To the extent that a man working successfully in show business for more than a decade can have a “big break”, Henson’s came in 1969 with the launch of Sesame Street. By this point, Henson had mastered the now-classical “muppet” look with characters such as Kermit and Rowlf, even if many of the other supporting figures had not yet appeared. In 1968, Children’s Television Workshop approached Henson to develop for their upcoming preschool show. Henson agreed, but only if he retained ownership of the characters. Sesame Street’s impact was immediate and explosive. In just a few years, it became an institution in the US and abroad. Generations of kids came to the muppets (and counting, letters, and rubber duckies) through Sesame Street. Unlike the “all ages” humor of Sam and Friends and his late-night work, Henson found himself boxed in as a children’s entertainer. Specials produced during this period, such as The Frog Prince (1971) and The Muppet Musicians of Bremen (1972), were also targeted towards children. Henson looked for ways to push the envelope again. In 1974, Henson produced The Muppets Valentine Show, the first pilot for what would eventually become The Muppet Show. It was not picked up as a series. A second attempt, The Muppet Show: Sex and Violence, was no more successful. Henson’s insistence on the unsavory title (a deliberate push against his child-friendly image) turned away some of his allies at ABC and he would need to chart a different course if he wanted to prove that his muppets could be loved by adults.

Six years after launching one cultural institution, Henson was privileged to witness the birth of a second: Saturday Night Live (then just called NBC’s Saturday Night). Henson already had experience with both late-night television and live broadcasting. When NBC asked him to participate in their new live late-night comedy show, he agreed. Henson made a conscious decision to move away from the puppet designs that had become so synonymous with Sesame Street, instead creating a set of muppets that could at best be called “grotesque”. This series of sketches, collectively called the “Land of Gorch” aired during SNL’s inaugural season. Henson and the SNL writers pushed the envelope; these puppets joked about drug use, adultery, and sex acts. The format never gelled and, in my opinion, only became funny towards the end of the season when the characters joked openly about how unpopular their sketches were. I may be the only person in the world to have purchased the first season SNL boxed set to see these long-derided muppets in action. The nicest thing that I can say about this experiment is that the Gorch designs would later influence those developed for Labyrinth.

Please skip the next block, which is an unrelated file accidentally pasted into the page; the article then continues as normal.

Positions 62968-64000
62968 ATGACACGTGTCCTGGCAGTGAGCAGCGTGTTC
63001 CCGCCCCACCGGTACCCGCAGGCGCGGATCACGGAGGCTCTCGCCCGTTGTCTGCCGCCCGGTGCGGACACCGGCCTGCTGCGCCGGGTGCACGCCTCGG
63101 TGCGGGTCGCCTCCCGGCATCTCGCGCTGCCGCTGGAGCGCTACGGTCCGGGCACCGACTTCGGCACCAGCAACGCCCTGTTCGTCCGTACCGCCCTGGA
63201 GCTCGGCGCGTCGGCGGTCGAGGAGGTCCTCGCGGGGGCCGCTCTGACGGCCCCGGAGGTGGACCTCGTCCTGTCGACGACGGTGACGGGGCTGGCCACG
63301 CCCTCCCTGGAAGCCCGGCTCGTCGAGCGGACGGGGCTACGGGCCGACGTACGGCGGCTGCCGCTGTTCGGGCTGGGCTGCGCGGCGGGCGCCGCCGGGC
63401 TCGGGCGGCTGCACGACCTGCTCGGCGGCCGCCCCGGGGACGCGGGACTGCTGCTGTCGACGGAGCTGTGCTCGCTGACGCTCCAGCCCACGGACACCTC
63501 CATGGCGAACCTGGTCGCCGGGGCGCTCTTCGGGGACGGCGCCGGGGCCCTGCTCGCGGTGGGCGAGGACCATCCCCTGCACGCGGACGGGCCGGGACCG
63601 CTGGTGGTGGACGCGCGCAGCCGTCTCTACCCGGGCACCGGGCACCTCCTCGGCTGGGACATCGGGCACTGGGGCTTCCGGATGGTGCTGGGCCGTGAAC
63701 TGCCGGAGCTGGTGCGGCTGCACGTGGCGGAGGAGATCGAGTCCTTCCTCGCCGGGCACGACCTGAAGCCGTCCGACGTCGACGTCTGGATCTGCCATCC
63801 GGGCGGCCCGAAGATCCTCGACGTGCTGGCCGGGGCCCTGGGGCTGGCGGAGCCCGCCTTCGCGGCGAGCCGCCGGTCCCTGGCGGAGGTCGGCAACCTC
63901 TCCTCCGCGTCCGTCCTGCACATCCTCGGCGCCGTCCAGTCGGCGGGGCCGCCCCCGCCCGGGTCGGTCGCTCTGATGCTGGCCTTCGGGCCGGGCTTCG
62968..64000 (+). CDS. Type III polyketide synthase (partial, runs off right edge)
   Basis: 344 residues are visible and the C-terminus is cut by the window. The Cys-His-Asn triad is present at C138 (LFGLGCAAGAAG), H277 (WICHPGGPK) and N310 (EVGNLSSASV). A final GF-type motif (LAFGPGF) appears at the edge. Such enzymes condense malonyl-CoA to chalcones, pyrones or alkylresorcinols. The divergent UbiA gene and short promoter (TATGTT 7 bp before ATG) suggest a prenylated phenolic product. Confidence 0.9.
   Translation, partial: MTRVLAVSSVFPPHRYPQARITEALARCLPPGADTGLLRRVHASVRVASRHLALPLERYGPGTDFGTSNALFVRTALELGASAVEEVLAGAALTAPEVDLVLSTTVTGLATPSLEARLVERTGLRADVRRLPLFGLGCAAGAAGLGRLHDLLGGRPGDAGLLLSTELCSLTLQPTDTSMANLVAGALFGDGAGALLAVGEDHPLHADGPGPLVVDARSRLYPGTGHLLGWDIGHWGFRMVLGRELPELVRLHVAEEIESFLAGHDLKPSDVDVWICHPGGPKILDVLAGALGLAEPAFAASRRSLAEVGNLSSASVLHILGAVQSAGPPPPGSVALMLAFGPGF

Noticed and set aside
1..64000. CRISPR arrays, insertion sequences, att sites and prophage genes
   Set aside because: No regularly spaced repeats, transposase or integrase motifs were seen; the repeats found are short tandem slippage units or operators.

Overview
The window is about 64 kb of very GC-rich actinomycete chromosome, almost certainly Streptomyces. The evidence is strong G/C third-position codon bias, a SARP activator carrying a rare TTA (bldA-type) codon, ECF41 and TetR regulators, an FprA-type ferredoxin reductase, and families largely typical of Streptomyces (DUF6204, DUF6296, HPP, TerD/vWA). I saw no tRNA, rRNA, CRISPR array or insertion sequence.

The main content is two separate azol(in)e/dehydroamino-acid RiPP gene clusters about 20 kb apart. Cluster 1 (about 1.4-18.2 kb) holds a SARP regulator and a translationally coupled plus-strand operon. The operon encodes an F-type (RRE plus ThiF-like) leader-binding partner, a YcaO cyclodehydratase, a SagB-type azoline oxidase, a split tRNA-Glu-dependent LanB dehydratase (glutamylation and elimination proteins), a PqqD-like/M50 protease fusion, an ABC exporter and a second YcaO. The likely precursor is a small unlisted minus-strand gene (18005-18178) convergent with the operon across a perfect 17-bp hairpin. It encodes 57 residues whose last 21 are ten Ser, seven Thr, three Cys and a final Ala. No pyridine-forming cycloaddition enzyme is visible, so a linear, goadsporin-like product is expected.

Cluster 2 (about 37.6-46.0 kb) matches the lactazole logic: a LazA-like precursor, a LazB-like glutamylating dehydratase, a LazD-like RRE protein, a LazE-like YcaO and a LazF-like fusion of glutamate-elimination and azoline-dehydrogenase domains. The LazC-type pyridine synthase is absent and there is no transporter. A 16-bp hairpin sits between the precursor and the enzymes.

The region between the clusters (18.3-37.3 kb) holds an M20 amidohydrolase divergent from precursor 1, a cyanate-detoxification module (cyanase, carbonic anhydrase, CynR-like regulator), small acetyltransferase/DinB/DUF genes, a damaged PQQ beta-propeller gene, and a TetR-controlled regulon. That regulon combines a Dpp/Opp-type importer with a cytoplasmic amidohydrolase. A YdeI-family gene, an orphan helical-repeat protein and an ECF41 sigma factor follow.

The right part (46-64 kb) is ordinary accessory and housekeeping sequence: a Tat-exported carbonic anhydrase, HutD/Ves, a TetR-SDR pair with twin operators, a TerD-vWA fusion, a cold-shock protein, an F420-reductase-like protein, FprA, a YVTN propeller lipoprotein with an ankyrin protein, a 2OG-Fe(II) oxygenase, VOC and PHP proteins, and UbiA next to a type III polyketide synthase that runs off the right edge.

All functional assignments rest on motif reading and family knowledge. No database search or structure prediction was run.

Even more faces. These ones aren’t as famous.

With Gorch stumbling, Henson received some welcome news: although ABC had passed on his Muppet Show pilots, UK-based ITV picked up the show for UK and US syndication. (Yes, The Muppet Show is a British import. This fact is almost certain to impress anyone you ever need to impress, so please use it sparingly.) The final version switched to Kermit as the host and featured the muppets that would become synonymous with the brand today. From this point, success for Mr. Henson seemed to snowball. He transitioned the property to film three years later (in the aptly titled, The Muppet Movie) and two sequels followed soon after. Even more properties spun off his media empire including Fraggle Rock (1983) and Muppet Babies (1984), both shows that I have fond memories of. It was time to do something different again.

At this point, you may be forgiven if you forgot that this was all supposed to be about a computer game. For our narrative, two important events followed this explosion of Muppet success. In 1978, Jim Henson was approached by George Lucas to assist in creating and performing a puppet creation unlike any other for his upcoming film, The Empire Strikes Back. Lucas already had a substantial creature shop that developed full-body suits (such as Chewbacca and C-3PO) and many smaller puppets, but he was looking to make Yoda something beyond even that. Lucas and Henson were practically neighbors-- both The Muppet Show and Star Wars were filmed at Elstree Studios in Hertfordshire, England-- and Lucas admired his work. Henson agreed, but proposed that his friend Frank Oz should be the one to voice and control the character. Lucas agreed. In exchange, Henson would gain valuable knowledge for a project that he had in the back of his mind. The collaboration was successful and Yoda became one of the iconic figures of the film, as well as one of the best-known puppets in the world. This “project” that Henson was batting around was an all-puppet fantasy epic, something never seen before. I could write at length about Dark Crystal, but I’ll save that for some day when I cover Sierra On-Line’s pair of Dark Crystal games. Suffice it to say that the film was a major success then and has remained a cult classic ever since. A prequel series currently airs on Netflix.

Still more faces. These ones are very technologically sophisticated.